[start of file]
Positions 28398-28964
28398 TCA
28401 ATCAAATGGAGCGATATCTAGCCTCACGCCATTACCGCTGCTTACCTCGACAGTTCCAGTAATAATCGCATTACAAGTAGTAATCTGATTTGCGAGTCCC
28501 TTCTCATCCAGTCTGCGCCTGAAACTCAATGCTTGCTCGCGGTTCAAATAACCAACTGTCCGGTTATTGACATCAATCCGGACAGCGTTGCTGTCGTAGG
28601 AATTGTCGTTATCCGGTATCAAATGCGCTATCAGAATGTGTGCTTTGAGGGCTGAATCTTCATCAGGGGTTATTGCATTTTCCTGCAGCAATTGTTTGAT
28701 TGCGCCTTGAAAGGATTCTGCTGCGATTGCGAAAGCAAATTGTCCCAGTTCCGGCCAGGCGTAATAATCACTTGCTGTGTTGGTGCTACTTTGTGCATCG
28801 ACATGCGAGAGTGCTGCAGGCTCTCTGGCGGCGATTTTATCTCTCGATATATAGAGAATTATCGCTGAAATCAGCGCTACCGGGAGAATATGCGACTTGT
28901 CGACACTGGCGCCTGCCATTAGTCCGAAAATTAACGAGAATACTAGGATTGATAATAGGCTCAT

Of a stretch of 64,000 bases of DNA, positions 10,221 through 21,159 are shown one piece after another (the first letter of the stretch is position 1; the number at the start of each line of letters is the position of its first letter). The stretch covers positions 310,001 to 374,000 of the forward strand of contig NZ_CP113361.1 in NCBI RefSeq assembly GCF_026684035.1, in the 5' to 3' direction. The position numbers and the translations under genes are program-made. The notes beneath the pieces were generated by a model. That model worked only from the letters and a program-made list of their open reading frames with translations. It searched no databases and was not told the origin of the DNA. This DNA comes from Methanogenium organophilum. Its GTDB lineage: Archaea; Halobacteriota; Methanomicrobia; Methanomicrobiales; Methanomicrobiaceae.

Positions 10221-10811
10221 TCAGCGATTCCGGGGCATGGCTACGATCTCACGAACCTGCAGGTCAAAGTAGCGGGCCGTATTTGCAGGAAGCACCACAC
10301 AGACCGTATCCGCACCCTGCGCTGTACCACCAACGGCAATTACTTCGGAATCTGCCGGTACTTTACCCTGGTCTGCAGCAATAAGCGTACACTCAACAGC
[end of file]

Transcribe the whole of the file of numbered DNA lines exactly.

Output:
Positions 28398-28964
28398 TCA
28401 ATCAAATGGAGCGATATCTAGCCTCACGCCATTACCGCTGCTTACCTCGACAGTTCCAGTAATAATCGCATTACAAGTAGTAATCTGATTTGCGAGTCCC
28501 TTCTCATCCAGTCTGCGCCTGAAACTCAATGCTTGCTCGCGGTTCAAATAACCAACTGTCCGGTTATTGACATCAATCCGGACAGCGTTGCTGTCGTAGG
28601 AATTGTCGTTATCCGGTATCAAATGCGCTATCAGAATGTGTGCTTTGAGGGCTGAATCTTCATCAGGGGTTATTGCATTTTCCTGCAGCAATTGTTTGAT
28701 TGCGCCTTGAAAGGATTCTGCTGCGATTGCGAAAGCAAATTGTCCCAGTTCCGGCCAGGCGTAATAATCACTTGCTGTGTTGGTGCTACTTTGTGCATCG
28801 ACATGCGAGAGTGCTGCAGGCTCTCTGGCGGCGATTTTATCTCTCGATATATAGAGAATTATCGCTGAAATCAGCGCTACCGGGAGAATATGCGACTTGT
28901 CGACACTGGCGCCTGCCATTAGTCCGAAAATTAACGAGAATACTAGGATTGATAATAGGCTCAT

Of a stretch of 64,000 bases of DNA, positions 10,221 through 21,159 are shown one piece after another (the first letter of the stretch is position 1; the number at the start of each line of letters is the position of its first letter). The stretch covers positions 310,001 to 374,000 of the forward strand of contig NZ_CP113361.1 in NCBI RefSeq assembly GCF_026684035.1, in the 5' to 3' direction. The position numbers and the translations under genes are program-made. The notes beneath the pieces were generated by a model. That model worked only from the letters and a program-made list of their open reading frames with translations. It searched no databases and was not told the origin of the DNA. This DNA comes from Methanogenium organophilum. Its GTDB lineage: Archaea; Halobacteriota; Methanomicrobia; Methanomicrobiales; Methanomicrobiaceae.

Positions 10221-10811
10221 TCAGCGATTCCGGGGCATGGCTACGATCTCACGAACCTGCAGGTCAAAGTAGCGGGCCGTATTTGCAGGAAGCACCACAC
10301 AGACCGTATCCGCACCCTGCGCTGTACCACCAACGGCAATTACTTCGGAATCTGCCGGTACTTTACCCTGGTCTGCAGCAATAAGCGTACACTCAACAGC